At Home Activities
DRAWINGS BY TAMMY JOHNSTON
COLLECT & MEASURE RAINFALL - MAKE A RAIN GAUGE!
TEST & COMPARE TEMPERATURES
EXPLORE SYMMETRY WITH PAPER & SCISSORS
HOW TO MAKE MARBLED PAPER
CREATE "WAX RESIST" DESIGNS
USE A CRICKET AS AN OUTDOOR THERMOMETER
MAKE COLORS EXPLODE
GROW A SWEET POTATO VINE
WHERE IS THE IRON?
GROW SUGAR CRYSTALS
SCORPIO PAPER BAG
CHOCOLATE-CHIP CONSTELLATION COOKIES AND ASTRO SUGAR COOKIES (PDF)
YOU NEED: a rainy day ot a forecast for rain, a tall, clear plastic bottle with a flat bottom (e.g., a personal-sized water bottle), sharp utility scissors, ruler, pencil, notebook (Weather Journal)
How to make the rain gauge:
1. Very carefully cut off the top of the plastic bottle - aboue 4 ot 5 inches from the top. The top of the bottle is your funnel. The bottom is your collection container.
2. Place the top part of the bottle upside down on the lower part. Push it down slightly so that the top part will stand up straight and not topple over. Now you have a rain gauge!
3. Put your rain gauge in an open area away from trees or structures. Secure it so that it won't tip (e.g., dig a hole the sixe of the bottom, or surround the bottle with stones.)
4. After it rains, use a ruler to measure the rain in the bottom of the collection container.
5. Record your results in a notebook with the date. This notebook will become your Weather Journal.
6. On the days when it looks as though it will rain, set up your rain gauge again, measure the rainfall, and record it in your Weather Journal.
7. Compare your measurement with the local meteorologist's measurement!
YOU NEED: two ice cubes (same size), two (identical) bowls, indoor thermostat and outdoor thermometer, notebook (Weather Journal)
How to do the test:
1.Go outside and observe: How does the outside temperature feel? Is it warm, hot, cool, cold?
2. Go inside: How does the outside temperature feel? Is it warm, hot, cool, cold? Is it cooler or warmer ouside? Let's perform an experiment to compare the temperatures inside and outside!
3. Get two cubes and two bowls. Please one ice cube in each bowl.
4. Place one bowl inside your home and one the other outside.
5. Check the ice cubes frequently. What's happening to the ice cube inside? Is it melting faster or slower than the ice cube that's outside? Why? Make the connection between the state of the ice cube and the temperature in each location.
6. Observe the temperatures on the indoor thermostat and the outdoor thermometer. Record them in your Weather Journal.
YOU NEED: copy paper in assorted colors (the thinner the paper, the easier it will be to cut) • scissors • glue
How to make beautiful designs with symmetry:
1. Make a 1/2 fold by folding a piece of paper in half as evenly as possible. You can fold it diagonally if you like.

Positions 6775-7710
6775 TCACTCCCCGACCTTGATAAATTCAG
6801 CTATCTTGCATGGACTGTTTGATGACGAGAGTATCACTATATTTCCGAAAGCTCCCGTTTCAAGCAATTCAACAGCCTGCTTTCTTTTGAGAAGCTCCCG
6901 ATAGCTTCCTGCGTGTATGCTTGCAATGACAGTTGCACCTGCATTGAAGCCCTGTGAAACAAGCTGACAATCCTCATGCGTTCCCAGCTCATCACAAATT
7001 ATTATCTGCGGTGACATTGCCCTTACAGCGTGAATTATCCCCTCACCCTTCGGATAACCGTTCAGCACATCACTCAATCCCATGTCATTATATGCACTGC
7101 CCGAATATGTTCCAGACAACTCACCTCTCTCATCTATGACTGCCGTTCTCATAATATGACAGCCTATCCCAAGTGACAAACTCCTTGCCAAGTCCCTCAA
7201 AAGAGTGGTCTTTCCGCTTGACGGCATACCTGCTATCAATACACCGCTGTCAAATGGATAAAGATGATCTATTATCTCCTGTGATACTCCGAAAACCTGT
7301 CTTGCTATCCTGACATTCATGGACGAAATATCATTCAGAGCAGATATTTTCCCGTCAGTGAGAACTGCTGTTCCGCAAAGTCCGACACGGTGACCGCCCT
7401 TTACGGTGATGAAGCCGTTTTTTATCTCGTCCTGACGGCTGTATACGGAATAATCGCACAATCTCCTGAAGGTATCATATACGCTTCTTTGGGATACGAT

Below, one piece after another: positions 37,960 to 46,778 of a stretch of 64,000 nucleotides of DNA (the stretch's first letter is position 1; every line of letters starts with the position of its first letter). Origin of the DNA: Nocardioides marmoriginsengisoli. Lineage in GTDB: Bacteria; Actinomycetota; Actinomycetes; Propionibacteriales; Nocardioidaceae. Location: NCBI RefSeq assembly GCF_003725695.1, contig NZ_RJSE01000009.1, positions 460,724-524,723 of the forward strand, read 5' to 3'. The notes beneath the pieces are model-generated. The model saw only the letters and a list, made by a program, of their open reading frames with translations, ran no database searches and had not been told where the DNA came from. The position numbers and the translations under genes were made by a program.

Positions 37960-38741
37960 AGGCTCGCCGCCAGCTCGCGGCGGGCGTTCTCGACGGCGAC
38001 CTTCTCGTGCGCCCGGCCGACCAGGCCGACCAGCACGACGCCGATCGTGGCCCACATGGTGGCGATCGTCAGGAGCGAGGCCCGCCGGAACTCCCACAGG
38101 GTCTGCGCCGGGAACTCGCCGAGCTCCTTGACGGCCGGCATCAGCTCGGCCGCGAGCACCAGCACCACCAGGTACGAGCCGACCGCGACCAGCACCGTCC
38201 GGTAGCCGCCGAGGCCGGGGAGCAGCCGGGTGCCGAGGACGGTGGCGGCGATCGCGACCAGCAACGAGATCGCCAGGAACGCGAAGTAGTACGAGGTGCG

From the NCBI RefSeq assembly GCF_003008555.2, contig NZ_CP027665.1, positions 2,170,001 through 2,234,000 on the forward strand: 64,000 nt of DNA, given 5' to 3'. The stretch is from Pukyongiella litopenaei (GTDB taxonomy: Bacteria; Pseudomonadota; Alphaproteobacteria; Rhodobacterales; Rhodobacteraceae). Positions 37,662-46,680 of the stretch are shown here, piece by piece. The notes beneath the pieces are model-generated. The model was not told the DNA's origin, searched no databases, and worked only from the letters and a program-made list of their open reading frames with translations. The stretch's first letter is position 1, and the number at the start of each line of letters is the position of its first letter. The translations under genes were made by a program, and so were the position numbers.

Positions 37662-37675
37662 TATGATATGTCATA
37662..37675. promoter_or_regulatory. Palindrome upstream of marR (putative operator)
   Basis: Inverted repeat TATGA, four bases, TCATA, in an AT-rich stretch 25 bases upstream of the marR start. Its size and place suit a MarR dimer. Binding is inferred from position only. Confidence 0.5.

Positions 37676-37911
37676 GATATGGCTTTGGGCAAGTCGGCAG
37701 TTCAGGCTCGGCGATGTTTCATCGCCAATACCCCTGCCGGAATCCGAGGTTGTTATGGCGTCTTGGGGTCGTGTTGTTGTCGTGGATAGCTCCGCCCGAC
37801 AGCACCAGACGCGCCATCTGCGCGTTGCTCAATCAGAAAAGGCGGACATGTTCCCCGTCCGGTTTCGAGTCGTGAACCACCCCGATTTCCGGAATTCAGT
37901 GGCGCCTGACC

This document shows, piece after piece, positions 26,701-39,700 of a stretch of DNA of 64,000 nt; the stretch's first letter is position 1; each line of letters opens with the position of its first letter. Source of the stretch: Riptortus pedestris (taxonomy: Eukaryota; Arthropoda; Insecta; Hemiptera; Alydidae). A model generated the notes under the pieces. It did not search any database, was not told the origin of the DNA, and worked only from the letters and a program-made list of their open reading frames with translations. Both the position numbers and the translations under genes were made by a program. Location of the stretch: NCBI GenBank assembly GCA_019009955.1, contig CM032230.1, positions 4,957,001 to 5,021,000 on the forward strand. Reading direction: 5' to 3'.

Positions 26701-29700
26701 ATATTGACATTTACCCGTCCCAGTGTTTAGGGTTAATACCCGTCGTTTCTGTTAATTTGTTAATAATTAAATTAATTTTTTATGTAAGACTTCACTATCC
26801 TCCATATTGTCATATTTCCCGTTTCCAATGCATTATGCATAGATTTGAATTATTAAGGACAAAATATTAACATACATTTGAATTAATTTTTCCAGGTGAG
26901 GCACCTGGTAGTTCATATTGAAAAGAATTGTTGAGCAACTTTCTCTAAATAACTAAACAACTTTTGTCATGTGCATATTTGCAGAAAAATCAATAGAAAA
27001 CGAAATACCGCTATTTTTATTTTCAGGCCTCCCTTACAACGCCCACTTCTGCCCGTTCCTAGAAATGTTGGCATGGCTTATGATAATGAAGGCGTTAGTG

2. After you fold the paper in half, then make a 1/4 fold by folding it in half again.
3. If you have a really big piece of paper, you can fold the paper in half one more time to make a 1/8 fold.
4. Hold the paper firmly against a flat surface so that the folded edges are at the top and the right. Take the top folded edge and make a diagonal fold to touch the right folded edge.
5. Hand press the folded paper along folds to make it easier to cut.
6. Try cutting a V into the folded edge. The more shapes you cut from your folded paper the more interesting your design will be—try rectangles and semicircles, too, and make them different sizes if you like. BUT always leave some uncut areas along your folded edge. If you don’t, your design will fall apart.
7. While the paper is still folded, you may also cut interesting shapes along the open outer edge to create an interesting border.
8. Unfold your paper completely to see how your design looks!
9. Before you finish making your cuts, experiment by unfolding your paper only once or twice, so that it still has a fold or two. Then cut more shapes along the remaining folded edges. Your design will become more complex. Or, you can also experiment by cutting on a single fold then folding once again and cutting along a double fold or a triple fold.
TIP: Be careful when using scissors— always cut away from your body.
Shapes you can make with different folds:
• 1/2 fold: People, hearts, aliens, insects, butterflies, leaves
• 1/4 or 1/8 folds: Flowers, snowflakes, and other decorative designs
• If you’ve created insects, butterflies, or aliens, you can use colored markers to decorate them. Be sure to decorate them symmetrically (making the same marks on the left as you make on the right).